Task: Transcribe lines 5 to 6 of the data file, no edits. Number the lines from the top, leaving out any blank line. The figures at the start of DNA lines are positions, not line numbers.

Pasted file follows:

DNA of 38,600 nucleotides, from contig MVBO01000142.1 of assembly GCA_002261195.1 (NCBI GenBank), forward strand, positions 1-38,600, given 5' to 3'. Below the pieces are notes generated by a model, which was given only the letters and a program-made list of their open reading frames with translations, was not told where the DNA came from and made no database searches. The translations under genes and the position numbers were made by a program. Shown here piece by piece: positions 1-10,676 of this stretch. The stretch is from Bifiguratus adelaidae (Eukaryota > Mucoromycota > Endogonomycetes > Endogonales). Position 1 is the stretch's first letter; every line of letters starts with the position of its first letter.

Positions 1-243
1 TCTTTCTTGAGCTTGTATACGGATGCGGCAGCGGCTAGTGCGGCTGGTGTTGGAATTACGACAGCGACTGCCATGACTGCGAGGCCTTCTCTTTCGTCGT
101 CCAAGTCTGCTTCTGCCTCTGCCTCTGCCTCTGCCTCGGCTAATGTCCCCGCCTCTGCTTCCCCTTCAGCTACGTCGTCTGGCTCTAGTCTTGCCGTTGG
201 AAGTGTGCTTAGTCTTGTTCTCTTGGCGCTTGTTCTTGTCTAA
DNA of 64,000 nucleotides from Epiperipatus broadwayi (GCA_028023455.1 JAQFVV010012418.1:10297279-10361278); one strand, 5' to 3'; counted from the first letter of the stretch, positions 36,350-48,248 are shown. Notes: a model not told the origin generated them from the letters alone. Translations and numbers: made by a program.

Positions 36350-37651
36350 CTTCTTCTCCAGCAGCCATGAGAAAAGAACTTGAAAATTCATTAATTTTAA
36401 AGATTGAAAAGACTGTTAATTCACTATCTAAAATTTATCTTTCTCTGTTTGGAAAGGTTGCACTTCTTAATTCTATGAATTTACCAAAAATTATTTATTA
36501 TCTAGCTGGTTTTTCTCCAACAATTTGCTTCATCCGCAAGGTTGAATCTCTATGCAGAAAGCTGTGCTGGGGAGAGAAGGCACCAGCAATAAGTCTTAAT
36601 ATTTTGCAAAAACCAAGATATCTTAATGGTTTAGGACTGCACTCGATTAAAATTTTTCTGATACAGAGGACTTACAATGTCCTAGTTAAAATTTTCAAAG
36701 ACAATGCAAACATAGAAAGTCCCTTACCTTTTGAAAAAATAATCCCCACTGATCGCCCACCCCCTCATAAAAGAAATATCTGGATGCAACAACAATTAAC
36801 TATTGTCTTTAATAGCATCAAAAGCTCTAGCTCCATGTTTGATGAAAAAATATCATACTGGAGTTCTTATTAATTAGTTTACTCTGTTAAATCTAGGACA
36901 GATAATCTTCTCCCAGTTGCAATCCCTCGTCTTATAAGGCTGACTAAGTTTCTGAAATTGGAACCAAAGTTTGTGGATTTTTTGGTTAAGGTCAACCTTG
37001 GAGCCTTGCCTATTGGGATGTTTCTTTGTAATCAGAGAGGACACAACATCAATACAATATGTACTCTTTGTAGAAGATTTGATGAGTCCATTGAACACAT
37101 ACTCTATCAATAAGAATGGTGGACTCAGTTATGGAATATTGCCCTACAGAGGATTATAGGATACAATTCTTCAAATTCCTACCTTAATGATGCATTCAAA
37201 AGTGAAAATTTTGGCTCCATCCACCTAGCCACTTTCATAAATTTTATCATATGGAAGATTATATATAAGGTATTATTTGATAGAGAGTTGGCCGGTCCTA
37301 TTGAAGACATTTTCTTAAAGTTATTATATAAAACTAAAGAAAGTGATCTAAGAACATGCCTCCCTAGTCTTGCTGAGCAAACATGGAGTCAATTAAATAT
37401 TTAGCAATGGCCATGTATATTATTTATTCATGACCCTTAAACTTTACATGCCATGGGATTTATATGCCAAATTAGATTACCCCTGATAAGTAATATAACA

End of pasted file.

201 AAGTGTGCTTAGTCTTGTTCTCTTGGCGCTTGTTCTTGTCTAA
DNA of 64,000 nucleotides from Epiperipatus broadwayi (GCA_028023455.1 JAQFVV010012418.1:10297279-10361278); one strand, 5' to 3'; counted from the first letter of the stretch, positions 36,350-48,248 are shown. Notes: a model not told the origin generated them from the letters alone. Translations and numbers: made by a program.